US Support Role in Afghanistan to Begin This Spring

U.S. President Barack Obama meets with Afghanistan's President Hamid Karzai in the Oval Office of the White House in Washington, January 11, 2013.
article top
U.S. President Barack Obama meets with Afghanistan’s President Hamid Karzai in the Oval Office of the White House in Washington, January 11, 2013.

U.S. President Barack Obama and Afghan President Hamid Karzi have agreed on a plan to shift the U.S. military mission in Afghanistan to a support role this spring, which is a few months earlier than expected.

Obama said after that, U.S. troops would focus on training, advising and assisting Afghan forces. He said it would be a “historic moment.”


He commented during a joint news conference with Karzai, on Friday, after hosting talks with the Afghan leader on the future role of the U.S. in Afghanistan.

Currently, there are about 66,000 U.S. troops in Afghanistan, along with several thousand other international soldiers. International forces are expected end to combat operations to Afghan forces at the end of 2014.

The number of U.S. troops in Afghanistan after 2014 remains uncertain.  Mr. Obama said Friday that any plan would have to include an immunity agreement under which U.S. troops were not subjected to Afghan law.

The president also said he is still getting recommendations on a drawdown from the Pentagon and commanders on the ground.

Karzai said that he and Obama also discussed a plan for direct talks with Taliban. The Afghan leader said negotiations between Afghan peace representatives and the Taliban are expected to take place at a Taliban office in Qatar.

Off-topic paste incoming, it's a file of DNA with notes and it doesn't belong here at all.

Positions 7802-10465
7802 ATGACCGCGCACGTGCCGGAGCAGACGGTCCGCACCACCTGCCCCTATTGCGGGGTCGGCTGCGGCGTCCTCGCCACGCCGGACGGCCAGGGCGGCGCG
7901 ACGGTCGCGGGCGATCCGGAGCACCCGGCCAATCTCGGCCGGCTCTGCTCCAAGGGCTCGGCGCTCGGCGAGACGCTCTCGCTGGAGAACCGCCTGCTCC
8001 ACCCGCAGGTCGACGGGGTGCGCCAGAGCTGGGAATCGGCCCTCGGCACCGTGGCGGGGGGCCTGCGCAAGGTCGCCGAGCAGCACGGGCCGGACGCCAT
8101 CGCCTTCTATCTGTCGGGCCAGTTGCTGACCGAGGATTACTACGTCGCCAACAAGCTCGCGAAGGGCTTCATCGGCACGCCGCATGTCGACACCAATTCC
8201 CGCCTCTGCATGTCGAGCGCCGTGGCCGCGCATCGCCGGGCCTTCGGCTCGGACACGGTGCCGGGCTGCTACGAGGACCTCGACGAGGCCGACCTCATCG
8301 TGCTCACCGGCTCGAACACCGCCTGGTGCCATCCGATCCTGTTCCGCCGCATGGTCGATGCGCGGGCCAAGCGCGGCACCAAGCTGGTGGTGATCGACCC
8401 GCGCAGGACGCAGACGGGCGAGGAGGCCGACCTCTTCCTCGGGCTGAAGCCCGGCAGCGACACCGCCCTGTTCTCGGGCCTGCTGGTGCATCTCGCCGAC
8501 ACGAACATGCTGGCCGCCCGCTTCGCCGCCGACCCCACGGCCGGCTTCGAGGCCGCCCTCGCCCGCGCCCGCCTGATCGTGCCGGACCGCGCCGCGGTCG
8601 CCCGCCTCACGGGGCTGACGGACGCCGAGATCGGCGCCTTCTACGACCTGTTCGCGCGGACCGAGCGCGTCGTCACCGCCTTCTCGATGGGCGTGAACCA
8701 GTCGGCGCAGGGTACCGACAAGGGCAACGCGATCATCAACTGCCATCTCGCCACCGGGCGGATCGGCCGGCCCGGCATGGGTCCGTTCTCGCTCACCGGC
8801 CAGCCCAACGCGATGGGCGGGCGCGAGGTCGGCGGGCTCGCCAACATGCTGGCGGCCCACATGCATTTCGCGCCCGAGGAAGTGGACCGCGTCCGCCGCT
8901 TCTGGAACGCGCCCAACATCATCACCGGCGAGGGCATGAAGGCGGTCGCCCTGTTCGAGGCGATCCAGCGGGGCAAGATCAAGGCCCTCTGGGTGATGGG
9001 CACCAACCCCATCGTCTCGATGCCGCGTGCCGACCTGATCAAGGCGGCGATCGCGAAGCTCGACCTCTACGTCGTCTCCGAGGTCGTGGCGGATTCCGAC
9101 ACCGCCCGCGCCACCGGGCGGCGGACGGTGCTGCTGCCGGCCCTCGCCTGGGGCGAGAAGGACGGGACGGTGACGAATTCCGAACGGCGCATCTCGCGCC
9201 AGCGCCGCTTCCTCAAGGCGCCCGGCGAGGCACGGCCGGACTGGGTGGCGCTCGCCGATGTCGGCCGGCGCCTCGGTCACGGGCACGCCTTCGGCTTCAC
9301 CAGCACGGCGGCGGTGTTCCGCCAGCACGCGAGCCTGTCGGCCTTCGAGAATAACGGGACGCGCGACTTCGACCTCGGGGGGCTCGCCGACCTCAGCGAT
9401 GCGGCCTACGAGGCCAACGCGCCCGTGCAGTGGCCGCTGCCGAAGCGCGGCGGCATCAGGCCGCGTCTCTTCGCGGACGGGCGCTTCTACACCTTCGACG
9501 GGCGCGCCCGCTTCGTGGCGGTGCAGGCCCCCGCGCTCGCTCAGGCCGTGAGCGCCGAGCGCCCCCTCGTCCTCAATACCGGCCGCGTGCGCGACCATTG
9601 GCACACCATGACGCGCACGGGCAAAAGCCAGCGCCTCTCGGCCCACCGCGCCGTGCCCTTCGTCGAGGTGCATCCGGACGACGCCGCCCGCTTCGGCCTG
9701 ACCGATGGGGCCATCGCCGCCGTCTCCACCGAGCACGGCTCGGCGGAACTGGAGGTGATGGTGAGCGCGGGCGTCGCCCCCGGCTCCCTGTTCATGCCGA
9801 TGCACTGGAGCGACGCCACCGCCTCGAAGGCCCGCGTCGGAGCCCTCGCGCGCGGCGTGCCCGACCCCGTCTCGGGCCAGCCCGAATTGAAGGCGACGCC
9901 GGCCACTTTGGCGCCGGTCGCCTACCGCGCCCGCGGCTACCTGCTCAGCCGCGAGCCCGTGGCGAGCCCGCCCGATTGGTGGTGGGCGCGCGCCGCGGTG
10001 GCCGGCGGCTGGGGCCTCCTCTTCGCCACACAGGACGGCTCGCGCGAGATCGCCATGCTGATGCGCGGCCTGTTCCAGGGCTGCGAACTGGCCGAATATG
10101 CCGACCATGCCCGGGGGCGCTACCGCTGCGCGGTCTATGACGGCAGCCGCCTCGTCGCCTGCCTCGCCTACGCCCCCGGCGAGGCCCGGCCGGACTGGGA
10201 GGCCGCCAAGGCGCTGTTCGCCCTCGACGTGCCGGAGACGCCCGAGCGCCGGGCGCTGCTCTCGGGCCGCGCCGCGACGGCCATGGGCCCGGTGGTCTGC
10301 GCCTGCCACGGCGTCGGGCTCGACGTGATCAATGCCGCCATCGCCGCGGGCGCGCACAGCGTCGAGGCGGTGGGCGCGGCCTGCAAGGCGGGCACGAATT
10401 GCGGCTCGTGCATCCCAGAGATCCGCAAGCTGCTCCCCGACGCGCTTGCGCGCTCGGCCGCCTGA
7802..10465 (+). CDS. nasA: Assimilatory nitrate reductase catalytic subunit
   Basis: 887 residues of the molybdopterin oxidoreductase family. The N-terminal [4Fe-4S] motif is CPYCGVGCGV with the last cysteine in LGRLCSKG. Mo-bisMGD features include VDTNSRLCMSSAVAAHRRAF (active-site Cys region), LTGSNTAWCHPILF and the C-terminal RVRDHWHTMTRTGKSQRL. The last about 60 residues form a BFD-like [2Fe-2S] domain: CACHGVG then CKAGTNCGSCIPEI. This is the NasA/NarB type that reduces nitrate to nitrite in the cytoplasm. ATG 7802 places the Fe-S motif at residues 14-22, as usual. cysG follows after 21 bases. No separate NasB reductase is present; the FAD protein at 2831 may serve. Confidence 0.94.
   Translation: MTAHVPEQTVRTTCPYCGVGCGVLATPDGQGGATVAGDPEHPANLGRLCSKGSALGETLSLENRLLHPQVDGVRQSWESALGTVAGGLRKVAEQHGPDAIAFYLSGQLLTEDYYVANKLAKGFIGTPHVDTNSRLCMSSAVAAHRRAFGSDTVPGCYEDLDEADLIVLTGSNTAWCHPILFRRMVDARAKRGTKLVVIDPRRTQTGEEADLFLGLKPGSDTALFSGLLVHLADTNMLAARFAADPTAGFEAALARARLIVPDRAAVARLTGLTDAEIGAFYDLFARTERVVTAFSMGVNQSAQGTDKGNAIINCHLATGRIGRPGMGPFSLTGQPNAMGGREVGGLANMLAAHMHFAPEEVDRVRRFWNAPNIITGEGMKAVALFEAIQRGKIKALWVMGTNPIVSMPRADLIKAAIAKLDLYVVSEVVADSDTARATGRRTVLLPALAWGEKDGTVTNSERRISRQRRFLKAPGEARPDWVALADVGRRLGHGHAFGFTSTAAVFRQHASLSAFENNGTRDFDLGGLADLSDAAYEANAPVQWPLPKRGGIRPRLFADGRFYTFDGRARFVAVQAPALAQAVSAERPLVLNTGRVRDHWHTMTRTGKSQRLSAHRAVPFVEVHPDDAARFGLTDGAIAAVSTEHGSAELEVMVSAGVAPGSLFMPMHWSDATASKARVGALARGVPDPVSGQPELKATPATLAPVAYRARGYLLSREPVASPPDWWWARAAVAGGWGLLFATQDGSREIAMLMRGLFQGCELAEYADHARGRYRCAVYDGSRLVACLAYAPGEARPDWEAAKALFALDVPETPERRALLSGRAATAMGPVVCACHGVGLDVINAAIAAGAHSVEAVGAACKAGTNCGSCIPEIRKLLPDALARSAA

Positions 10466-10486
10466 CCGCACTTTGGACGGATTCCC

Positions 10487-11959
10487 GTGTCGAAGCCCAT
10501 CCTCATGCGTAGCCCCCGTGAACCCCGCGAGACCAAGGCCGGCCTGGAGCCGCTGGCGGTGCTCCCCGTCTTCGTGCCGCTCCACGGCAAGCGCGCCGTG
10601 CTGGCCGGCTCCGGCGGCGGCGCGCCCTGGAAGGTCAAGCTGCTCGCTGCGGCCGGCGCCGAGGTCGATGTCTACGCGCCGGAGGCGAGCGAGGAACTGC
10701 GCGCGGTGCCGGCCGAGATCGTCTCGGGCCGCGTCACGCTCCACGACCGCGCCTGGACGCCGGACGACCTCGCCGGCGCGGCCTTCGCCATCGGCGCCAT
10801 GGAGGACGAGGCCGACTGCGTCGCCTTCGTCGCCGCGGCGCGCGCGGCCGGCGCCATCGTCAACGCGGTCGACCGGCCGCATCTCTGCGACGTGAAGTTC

On Thursday, Karzai met with Secretary of State Hillary Clinton and Defense Secretary Leon Panetta.

Panetta told Karzai that the U.S. and Afghanistan have come a long way toward making sure Afghanistan will never again become a safe haven for terrorism.

Panetta said more than 10 years of  the U.S.-led war against al Qaeda and its allies, the Taliban have paved the way for Afghanistan to stand on its own.

Karzai expressed appreciation for the years of support from the U.S. and Afghanistan’s other allies.

Karzai will wrap up his events in Washington Friday evening with a speech at Georgetown University.

NATO Countries With Most Troops in Afghanistan (as of July 17, 2012)

  • United States  90,000
  • Britain               9,500
  • Italy                   3,816
  • France              3,308
  • Poland              2,457
  • Turkey              1,327
  • Afghan            344,108 (as of March 2012)

Some information for this report was provided by AP, AFP and Reuters.